C. Peter Wagner explains why our focus should be on advancing, not escaping.
I can still remember prophecy teachers who tacked rows of charts and diagrams on the church wall and explained spell-binding details of the past, present and future. I cut my spiritual teeth on the Scofield Bible and devoured Hal Lindsey’s The Late Great Planet Earth. My seminary professors instructed me in pre-tribulationism and premillenialism. I quickly categorized anyone who disagreed as a “liberal.”
Now I look back on those days with a strange combination of regret and amusement. How is it that I was so wrong for so long? As I analyze my change, I can sum it up by admitting that I simply did not understand the kingdom of God.
Let me explain what I mean by starting with the Great Commission. The Great Commission has been central to my life. I committed myself to missions the night I was saved when I was 19. I spent my first 16 years of ministry as a field missionary and the next 30 as a professor of missions.
My heart’s desire was to help fulfill Jesus’ mandate to “make disciples of all nations.” However, the time came when I had to make a radical shift in the way I interpreted those words of Jesus.
Formerly, I thought my task was to go to as many nations of the world as possible and save as many souls as possible and plant as many churches as possible. Now I take the Great Commission more literally when it tells us not to make as many individual disciples as we can but to disciple whole social groups—such as entire nations. This is kingdom theology.
When God created Adam and Eve, He told them to take dominion over all His creation (see Gen. 1:28). This was God’s plan until Satan succeeded in persuading Adam to obey him rather than God. The result was that Satan usurped Adam’s authority and took dominion himself.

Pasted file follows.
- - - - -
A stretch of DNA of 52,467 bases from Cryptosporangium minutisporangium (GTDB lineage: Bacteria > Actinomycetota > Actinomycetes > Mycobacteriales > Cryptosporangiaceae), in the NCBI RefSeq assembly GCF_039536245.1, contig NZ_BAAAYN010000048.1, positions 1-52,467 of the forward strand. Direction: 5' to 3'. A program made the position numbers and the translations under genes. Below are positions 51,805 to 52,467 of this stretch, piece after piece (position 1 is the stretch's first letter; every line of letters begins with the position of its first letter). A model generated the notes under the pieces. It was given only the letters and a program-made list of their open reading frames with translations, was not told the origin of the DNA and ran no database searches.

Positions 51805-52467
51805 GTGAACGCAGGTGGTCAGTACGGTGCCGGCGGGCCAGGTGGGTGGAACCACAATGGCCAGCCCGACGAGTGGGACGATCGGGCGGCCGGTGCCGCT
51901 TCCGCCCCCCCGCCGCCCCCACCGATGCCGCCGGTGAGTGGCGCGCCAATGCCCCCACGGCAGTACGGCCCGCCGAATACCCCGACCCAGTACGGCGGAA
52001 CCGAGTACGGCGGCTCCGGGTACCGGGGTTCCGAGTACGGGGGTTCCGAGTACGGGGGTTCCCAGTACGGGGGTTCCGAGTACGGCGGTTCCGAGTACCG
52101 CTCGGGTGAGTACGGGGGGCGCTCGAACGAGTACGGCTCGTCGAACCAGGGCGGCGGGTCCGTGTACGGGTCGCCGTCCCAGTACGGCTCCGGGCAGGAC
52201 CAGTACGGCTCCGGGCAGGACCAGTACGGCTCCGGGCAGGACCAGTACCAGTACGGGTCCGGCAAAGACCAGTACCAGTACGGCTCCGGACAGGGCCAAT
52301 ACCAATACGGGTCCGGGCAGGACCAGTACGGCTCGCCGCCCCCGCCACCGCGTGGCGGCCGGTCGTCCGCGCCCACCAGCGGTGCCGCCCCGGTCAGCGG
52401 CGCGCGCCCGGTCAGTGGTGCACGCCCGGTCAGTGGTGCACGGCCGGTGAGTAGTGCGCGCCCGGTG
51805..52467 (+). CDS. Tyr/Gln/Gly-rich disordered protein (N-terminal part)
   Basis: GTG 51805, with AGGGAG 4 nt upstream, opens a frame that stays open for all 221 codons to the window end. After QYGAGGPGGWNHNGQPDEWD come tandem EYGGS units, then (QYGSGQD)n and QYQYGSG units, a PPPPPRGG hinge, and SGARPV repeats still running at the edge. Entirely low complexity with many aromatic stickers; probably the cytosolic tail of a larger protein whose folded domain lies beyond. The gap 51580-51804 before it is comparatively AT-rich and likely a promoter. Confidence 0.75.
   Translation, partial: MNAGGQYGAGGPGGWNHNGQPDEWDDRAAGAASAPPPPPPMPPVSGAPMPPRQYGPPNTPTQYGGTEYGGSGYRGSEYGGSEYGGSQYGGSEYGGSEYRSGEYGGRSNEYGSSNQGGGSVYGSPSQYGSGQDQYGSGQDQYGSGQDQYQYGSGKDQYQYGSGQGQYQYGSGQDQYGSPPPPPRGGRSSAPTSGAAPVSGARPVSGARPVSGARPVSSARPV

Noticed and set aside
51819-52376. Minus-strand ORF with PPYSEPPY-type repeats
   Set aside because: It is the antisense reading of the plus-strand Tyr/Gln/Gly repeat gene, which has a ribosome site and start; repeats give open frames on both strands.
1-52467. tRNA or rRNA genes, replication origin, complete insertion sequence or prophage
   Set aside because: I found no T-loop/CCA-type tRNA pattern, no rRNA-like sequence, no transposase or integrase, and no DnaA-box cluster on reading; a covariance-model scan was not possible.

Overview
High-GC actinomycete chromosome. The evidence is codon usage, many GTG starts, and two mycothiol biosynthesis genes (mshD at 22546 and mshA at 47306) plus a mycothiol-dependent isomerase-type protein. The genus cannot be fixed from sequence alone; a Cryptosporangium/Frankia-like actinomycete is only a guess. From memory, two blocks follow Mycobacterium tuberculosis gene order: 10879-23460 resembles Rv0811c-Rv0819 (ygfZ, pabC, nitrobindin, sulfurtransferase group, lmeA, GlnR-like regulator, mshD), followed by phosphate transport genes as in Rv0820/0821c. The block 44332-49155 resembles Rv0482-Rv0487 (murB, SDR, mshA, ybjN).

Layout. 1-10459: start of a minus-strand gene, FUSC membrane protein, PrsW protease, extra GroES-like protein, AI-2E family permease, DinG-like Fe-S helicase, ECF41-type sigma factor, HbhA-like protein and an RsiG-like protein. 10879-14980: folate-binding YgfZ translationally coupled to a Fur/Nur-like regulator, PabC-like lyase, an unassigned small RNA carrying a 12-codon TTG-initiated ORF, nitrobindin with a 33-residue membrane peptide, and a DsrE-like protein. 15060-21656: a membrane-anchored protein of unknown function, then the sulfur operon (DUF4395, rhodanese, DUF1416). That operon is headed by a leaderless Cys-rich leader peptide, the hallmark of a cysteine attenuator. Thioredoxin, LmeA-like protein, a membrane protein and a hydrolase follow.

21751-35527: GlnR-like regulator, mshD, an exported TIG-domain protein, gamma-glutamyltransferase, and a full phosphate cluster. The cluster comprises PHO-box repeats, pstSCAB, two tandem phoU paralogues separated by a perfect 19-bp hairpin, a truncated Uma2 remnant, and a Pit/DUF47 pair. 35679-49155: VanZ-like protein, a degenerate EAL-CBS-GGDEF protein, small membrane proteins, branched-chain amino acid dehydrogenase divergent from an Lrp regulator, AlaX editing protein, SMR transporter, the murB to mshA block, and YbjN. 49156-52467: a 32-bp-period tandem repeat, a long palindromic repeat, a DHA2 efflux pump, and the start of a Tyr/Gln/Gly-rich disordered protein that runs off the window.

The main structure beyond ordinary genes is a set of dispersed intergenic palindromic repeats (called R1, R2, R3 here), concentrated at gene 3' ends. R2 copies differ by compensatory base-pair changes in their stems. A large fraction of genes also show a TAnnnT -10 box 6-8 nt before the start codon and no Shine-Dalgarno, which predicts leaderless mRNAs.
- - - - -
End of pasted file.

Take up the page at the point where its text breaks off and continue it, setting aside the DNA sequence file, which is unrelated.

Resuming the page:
But Jesus came as the second Adam. He brought the kingdom of God to earth and sent His disciples out to preach the gospel of the kingdom. He has now commissioned us, by the power of the Holy Spirit, to advance His kingdom, to push Satan’s kingdom back and to retake the dominion that rightly belongs to the human race.
This is the Great Commission. It still includes healing the sick, casting out demons, saving souls, multiplying churches and feeding the hungry, but it goes far beyond these activities. It is putting feet to the prayer that Jesus taught us to pray:“Your kingdom come, Your will be done on earth as it is in heaven.”
How has this played out? The human race is enormously better off now than it was when Jesus died and was raised from the dead 2,000 years ago! Satan is losing ground more and more rapidly.
Those who think the world is getting worse and worse are missing the big picture of human history. I now regard my former pre-tribulationism and premillenialism as escapist eschatology.
I do not plan to give any territory back to Satan or his Antichrist.Yes, there will be setbacks, but the advances will far outnumber them. Instead of an escapist eschatology, I expouse a victorious eschatology!
My favorite term is “dominion eschatology.” Why? Because Jesus did not give His Great Commission in vain.
The battle will be ferocious, and we will suffer some casualties along the way.However, we will continue to push Satan back and disciple whole nations.
We are aggressively retaking dominion, and the rate at which this is happening will soon become exponential. The day will come when “‘The kingdoms of this world have become the kingdoms of our Lord and of His Christ, and He shall reign forever and ever’” (Rev. 11:15, NKJV)!
C. Peter Wagner is president of Global Harvest Ministries (globalharvest.org), chancellor of Wagner Leadership Institute and presiding apostle of the International Coalition of Apostles. He has written numerous books, including Dominion! (Chosen).
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